Fears about the two jabs causing myocarditis have grown in recent weeks, following a string of cases in young adults and children in Israel and the US.
American regulators have already accepted there is a ‘likely link’ between the heart condition and the vaccines, and will add warnings about the potential complication on information sheets given to the public.
Israel’s Health Ministry has said the Pfizer vaccine, the only jab it is using in its rollout, is the ‘probable’ cause in a tiny number of cases.
Last week the Medicines and Healthcare products Regulatory Agency (MHRA), which polices the safety of drugs in the UK, said rates of myocarditis among vaccinated adults were ‘similar or below’ expected levels.
But last night, MailOnline can reveal the watchdog dropped all mention of how often the complication was occurring. Instead, it just updated its weekly summary to say cases were ‘very rare’ and ‘typically mild’.
One cardiologist said he believed it the change in tone may signal that the body was going to accept a link between the two vaccines and myocarditis.
Other experts warned it further complicated the debate about vaccinating children in Britain.
Scientists had expected the protection given by vaccines to begin to wear off over time but they don’t yet know how long immunity from jabs lasts for. Pictured, a stock image of jabs made by Pfizer and Moderna
The Government wants to start vaccinating children in August before they return to school in September, Whitehall insiders have said.
With AstraZeneca’s vaccine likely to be off the cards because of its rare links to blood clots in younger adults and similar fears about Johnson & Johnson’s alternative jab, children could well be offered Pfizer and Moderna jabs.
When asked by MailOnline why the wording on the complication had changed, an MHRA spokesperson said: ‘We are closely monitoring all reports of myocarditis and pericarditis following Covid vaccination in the UK and internationally.
‘These reports are very rare, and most of the cases outlined in our weekly report have been mild, with those affected typically recovering quickly following simple treatment and rest.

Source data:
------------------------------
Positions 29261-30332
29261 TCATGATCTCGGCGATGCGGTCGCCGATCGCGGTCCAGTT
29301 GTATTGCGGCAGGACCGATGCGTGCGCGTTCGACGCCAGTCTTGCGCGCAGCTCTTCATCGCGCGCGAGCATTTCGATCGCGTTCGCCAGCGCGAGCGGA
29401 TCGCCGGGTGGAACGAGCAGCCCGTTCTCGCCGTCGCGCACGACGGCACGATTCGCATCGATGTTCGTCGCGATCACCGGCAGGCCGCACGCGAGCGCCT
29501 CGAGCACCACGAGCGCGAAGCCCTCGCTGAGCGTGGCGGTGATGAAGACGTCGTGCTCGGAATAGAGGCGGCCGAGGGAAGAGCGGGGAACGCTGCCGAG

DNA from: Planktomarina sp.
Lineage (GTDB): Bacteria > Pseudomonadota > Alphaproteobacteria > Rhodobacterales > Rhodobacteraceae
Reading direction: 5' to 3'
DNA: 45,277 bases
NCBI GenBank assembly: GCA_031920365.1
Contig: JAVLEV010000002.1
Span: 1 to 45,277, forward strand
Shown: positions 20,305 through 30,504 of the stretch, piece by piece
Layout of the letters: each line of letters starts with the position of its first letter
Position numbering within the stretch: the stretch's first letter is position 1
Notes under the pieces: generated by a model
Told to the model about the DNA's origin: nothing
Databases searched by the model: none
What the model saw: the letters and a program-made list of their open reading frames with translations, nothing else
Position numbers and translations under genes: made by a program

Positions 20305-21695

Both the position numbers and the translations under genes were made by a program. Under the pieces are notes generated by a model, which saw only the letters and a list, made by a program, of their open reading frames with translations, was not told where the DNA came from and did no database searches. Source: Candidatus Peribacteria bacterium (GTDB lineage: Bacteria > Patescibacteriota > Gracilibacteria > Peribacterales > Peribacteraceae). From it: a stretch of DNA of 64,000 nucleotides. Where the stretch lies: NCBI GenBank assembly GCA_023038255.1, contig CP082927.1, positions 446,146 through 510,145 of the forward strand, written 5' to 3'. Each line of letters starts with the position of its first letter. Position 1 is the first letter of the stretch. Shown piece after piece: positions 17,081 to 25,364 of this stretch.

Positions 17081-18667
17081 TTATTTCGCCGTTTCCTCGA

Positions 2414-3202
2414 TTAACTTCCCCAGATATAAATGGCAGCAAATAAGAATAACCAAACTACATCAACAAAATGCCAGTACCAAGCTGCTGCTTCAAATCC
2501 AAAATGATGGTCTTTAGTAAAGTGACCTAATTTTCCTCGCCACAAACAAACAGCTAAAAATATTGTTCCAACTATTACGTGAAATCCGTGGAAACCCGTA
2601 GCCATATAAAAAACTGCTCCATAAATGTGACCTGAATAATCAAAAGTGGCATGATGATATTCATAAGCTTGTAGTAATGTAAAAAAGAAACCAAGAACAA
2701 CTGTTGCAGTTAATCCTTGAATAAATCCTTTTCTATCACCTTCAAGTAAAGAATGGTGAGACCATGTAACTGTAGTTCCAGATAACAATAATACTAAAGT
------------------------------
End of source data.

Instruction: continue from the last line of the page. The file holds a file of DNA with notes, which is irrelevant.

‘As stated in the text you have highlighted from the report, we are still encouraging people to come forward for their first and second vaccination when invited to do so, unless advised otherwise.’
MHRA’s most up-to-date figures show 53 reports of myocarditis were spotted in Pfizer vaccine recipients by June 16.
The latest government figures show that 43.6million people have had their first dose of the vaccine while 31.9million have had their second
Booster shots may NOT be needed this autumn but the elderly and NHS will be first in line if they are, claims one of No10’s top vaccine advisers
Booster Covid vaccines may not be needed this autumn, one of the Government’s top experts claimed today.
Professor Adam Finn, from the Joint Committee on Vaccination and Immunisation (JCVI) – which advises No10, insisted top-up jabs may well be required for the very elderly and NHS workers.
But he admitted there was still a ‘high level of uncertainty’ over whether they would be necessary for millions of other Brits.
Scientists had expected the protection given by vaccines to begin to wear off over time but they don’t yet know how long immunity from Covid jabs lasts for.
Influenza vaccines are needed every winter because the virus is constantly evolving to beat the human immune system.
Coronaviruses tend to mutate slower and academics have claimed they’ve yet to see any proof of waning immunity in vaccinated Britons.
Last month Matt Hancock announced at a Downing St press conference scientists were beginning trials of a third jab to check if it offers better protection.
Millions more vaccine doses than necessary have been bought by the Government and a giant order of 60million more Pfizer doses in April was earmarked for a top-up campaign in the autumn.